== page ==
Slipless In Settle
By Harry Pearson
Slipless in Settle is a sentimental journey around club cricket in the north of England, a world far removed from the clichéd lengthening-shadows-on-the-village-green image of the summer game. This is hardcore cricket played in former pit villages and mill towns. Winner of the 2011 MCC Cricket Book of the Year, it is about the little clubs that have, down the years, produced some of the greatest players Britain has ever seen, and at one time spent a fortune on importing the biggest names in the international game to boost their battle for local supremacy.Slipless in Settle is a warm, affectionate and outrageously funny sporting odyssey in which Andrew Flintoff and Learie Constantine rub shoulders with Asbo-tag-wearing all-rounders, there's hot-pot pie and mushy peas at the tea bar, two types of mild in the clubhouse, and a batsman is banned for a month for wearing a fireman's helmet when going out to face Joel Garner . . .
The Spirit of the Game
By Mihir Bose
The spirit of the game was first nurtured on the playing fields of the English public school, and in the pages of Tom Brown's Schooldays- this Corinthian spirit was then exported around the world. The competitive spirit, the importance of fairness, the nobility of the gifted amateur seemed to sum up everything that was good about Britishness and the games they played. Today, sport is dominated by corruption, money, celebrity and players who are willing to dive in the box if it wins them a penalty. Yet, we still believe and talk about the game as if it had a higher moral purpose. Since the age of Thomas Arnold, Sport has been used to glorify dictatorships and was at the heart of cold war diplomacy. Prime Ministers, princes and presidents will do whatever they can to ensure that their country holds a major sporting tournament. Nelson Mandela saw the victory of the Rugby World Cup as essential to his hopes for the Rainbow Nation.Mihir Bose has lived his life around sport and in this book he tells the story of how Sport has lost its original spirit and how it has emerged in the 20th century to become the most powerful political tool in the world. With examples and stories from around the world including how the sport-hating Thomas Arnold become an icon; how a German manufacturer gave Jessie Owens a pair of shoes at the Berlin games of 1936 and went on to dominate the world of sport; how India stole cricket from the ICC; how an Essex car dealer become the most powerful man in Formula 1; and who really sold football out. Praise for Mihir Bose:'Mihir Bose is India's CLR James.' Simon Barnes, The Times.'Mihir's insider knowledge is unsurpassed' David Welch.'His Olympic contacts are second to none. He knows everybody.' Sue Mott.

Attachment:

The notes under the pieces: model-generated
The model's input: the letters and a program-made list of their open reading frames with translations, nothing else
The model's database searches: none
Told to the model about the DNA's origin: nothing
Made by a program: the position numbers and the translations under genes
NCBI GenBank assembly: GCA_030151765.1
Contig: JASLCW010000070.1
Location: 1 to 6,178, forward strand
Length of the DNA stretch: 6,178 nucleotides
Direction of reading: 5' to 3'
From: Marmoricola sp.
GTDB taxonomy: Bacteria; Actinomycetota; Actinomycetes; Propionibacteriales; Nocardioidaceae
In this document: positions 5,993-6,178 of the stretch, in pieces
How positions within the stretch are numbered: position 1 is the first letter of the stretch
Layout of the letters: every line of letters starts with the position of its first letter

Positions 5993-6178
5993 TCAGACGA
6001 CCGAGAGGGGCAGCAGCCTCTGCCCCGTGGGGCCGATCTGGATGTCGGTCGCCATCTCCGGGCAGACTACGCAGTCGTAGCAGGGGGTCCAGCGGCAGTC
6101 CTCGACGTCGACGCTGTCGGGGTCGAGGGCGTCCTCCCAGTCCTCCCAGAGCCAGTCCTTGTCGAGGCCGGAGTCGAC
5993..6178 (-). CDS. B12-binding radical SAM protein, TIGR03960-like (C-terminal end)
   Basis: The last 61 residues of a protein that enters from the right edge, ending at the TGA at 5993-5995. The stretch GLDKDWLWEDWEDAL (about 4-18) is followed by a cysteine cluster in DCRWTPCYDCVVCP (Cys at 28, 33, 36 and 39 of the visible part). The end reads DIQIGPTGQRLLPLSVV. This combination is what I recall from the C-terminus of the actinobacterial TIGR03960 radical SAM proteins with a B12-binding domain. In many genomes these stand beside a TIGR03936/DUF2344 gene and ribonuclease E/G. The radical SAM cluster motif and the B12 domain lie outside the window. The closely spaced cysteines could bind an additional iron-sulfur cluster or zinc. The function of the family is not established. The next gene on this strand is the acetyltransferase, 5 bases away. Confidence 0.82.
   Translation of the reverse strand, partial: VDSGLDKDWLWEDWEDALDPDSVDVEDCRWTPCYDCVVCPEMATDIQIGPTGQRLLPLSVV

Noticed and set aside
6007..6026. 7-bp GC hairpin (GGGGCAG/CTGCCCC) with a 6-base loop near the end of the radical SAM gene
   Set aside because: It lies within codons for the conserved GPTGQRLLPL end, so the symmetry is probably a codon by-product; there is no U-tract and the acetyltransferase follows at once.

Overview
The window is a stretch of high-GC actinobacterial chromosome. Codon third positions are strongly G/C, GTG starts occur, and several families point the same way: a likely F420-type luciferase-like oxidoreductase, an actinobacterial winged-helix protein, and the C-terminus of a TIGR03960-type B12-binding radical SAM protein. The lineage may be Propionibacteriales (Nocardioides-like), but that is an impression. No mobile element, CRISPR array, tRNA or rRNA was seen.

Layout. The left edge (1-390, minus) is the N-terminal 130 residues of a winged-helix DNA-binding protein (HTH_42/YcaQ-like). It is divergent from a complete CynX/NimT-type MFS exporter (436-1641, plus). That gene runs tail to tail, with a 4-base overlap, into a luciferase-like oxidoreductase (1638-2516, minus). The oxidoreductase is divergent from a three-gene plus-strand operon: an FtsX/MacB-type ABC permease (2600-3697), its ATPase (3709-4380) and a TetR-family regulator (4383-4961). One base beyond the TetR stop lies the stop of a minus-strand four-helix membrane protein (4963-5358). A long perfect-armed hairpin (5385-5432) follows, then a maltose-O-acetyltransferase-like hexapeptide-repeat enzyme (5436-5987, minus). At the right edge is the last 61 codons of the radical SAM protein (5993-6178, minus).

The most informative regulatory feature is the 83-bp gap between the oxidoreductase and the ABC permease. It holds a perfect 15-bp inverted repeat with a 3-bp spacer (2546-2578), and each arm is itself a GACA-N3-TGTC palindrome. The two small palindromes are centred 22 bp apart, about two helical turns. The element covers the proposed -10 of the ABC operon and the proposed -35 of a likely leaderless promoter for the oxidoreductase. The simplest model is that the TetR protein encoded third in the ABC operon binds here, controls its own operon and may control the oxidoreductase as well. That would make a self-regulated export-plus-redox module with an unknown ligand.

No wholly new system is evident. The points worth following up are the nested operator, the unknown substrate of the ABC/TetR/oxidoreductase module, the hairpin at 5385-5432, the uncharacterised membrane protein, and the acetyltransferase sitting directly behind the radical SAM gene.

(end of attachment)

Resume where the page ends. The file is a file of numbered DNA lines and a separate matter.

By Cami Ostman